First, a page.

AnzenBio Bio Detector Wins 2005 Utah Innovation Award for Biotechnology

Salt Lake City, Utah - AnzenBio recently announced that the company is the winner in the Biotechnology category for the third annual Stoel Rives Utah Innovation Awards. AnzenBio garnered the award for its Bio Detector, a portable, handheld device for on-site detection of bacteria, viruses, molds, nucleic acids, mycotoxins and biotoxins.

A committee of more than 50 experts from private industry, government and higher education selected AnzenBio's Bio Detector as the winner in the state's Biotechnology sector from a formidable field of entrants. The AnzenBio award was announced at a recent ceremony at the University of Utah, in conjunction with the Edison Conference, a networking and funding event for Utah inventors and entrepreneurs.

The AnzenBio Bio Detector electrochemical pathogen detection system consists of a portable, 30-ounce hand-held electrochemical detector, used in conjunction with proprietary AnzenBio bio-sensor chips that have been impregnated with an anti-body assay that targets a specific pathogen.

The Bio Detector is a uniquely flexible bio-pathogen detection system. "The versatility of the AnzenBio pathogen detection technology, coupled with its high level of cost-effectiveness, portability, target specificity and time-efficiency, makes it ideal for a wide range of vital applications," said AnzenBio chairman and CEO Gary Crocker. In contrast with competing alternatives in the pathogen detection marketplace, AnzenBio's solution is able to detect not only nucleic acid-based agents, but also protein-based toxins--such as ricin and a variety of toxins from staph bacteria--that are otherwise extremely difficult to detect.

AnzenBio is currently introducing the Bio Detector in the agricultural and environmental/industrial hygiene markets for detection of toxins, pathogens and mycotoxins related to bacteria, mold, fungus and allergens. The technology is equally applicable for military and homeland security purposes, for routine scientific research in academic, government and commercial settings, and many other industries.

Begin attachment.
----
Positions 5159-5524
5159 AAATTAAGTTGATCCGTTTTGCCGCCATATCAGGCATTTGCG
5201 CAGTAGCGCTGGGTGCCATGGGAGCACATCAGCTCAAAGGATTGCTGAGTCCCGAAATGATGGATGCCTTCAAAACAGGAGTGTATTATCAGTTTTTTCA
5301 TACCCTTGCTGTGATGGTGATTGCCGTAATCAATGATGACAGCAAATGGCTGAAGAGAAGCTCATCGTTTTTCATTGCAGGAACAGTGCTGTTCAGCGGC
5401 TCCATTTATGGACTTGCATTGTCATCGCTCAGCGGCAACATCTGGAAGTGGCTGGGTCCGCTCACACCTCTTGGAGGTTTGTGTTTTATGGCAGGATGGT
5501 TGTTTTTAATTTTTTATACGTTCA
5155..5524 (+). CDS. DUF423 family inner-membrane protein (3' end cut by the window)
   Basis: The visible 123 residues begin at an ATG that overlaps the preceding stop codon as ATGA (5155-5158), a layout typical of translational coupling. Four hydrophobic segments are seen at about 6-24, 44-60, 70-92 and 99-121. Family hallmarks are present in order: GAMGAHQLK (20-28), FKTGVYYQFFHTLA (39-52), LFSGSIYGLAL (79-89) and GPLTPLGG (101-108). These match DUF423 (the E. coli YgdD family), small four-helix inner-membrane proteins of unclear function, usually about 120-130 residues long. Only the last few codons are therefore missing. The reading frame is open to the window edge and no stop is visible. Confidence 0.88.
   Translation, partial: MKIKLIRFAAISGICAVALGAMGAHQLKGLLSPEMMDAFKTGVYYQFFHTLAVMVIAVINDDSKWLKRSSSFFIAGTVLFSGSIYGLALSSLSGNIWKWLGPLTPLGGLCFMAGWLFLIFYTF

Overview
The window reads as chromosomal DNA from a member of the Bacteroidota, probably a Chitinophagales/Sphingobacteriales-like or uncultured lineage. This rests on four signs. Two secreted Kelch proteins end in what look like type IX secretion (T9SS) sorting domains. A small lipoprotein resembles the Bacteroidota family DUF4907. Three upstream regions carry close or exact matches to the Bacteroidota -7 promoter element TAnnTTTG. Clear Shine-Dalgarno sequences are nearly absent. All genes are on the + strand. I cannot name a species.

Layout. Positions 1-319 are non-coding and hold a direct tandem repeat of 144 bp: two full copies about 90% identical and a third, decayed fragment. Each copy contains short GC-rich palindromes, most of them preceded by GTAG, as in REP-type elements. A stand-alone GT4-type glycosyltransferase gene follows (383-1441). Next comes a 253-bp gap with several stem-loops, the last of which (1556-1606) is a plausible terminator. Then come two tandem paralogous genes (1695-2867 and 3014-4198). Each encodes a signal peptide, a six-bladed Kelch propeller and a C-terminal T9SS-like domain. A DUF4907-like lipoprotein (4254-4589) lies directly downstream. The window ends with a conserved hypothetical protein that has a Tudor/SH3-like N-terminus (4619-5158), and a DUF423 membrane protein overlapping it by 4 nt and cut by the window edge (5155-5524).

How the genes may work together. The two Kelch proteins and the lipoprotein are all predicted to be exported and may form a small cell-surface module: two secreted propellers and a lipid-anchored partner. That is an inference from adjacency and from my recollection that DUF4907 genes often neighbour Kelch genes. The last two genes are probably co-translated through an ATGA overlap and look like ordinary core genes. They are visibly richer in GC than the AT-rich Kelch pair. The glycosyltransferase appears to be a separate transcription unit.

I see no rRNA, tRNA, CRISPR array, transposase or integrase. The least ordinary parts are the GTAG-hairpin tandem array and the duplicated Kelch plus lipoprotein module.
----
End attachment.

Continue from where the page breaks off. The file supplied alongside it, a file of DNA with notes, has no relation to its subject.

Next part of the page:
The lightweight and rugged design of the Bio Detector make it fully field deployable--a critical factor in many situations that require rapid results, such as food supply analysis, natural disasters, health crises and epidemics, bio-terror attacks, and other circumstances where significant financial resources, or even lives, may depend on immediate and accurate identification of chemical and biological agents.

The Bio Detector's ease of use enables non-specialists, including many civilian and military first responders, to be trained to effectively detect and respond to biological agents. The AnzenBio system is also quantitative, allowing users to identify and analyze the presence and concentration of a particular pathogen with a high degree of specificity, rather than simply ascertaining the presence or absence of that agent.

"AnzenBio's Bio Detector is a creative solution to a set of very complex problems," said Dr. Michael A. Keene, director of Utah's Centers of Excellence program and former state science advisor, who served on the 2005 selection committee. "This has extraordinary market potential, and may well change the face of a number of important industries, including pathogen detection and DNA amplification and analysis."

"It represents a great accomplishment to win the biotechnology award for 2005," added Kevin Laurence, organizer of the Utah Innovation Awards. "This was an exceptional year for biotech in the state, featuring clearly our strongest field of entrants to date." The 2004 Biotechnology category winner was ARUP Laboratories (Associated Regional and University Pathologists), a leading esoteric clinical diagnostics national laboratory where Crocker recently served as chairman of the board.

The statewide Utah Innovation Awards were developed jointly by the business law firm Stoel Rives LLP and Digital iQ magazine, in conjunction with the Utah Engineering Experiment Station. The program was also co-sponsored by the Utah Information Technology Association (UITA), with support from MountainWest Capital Network and the Utah Life Science Association (ULSA).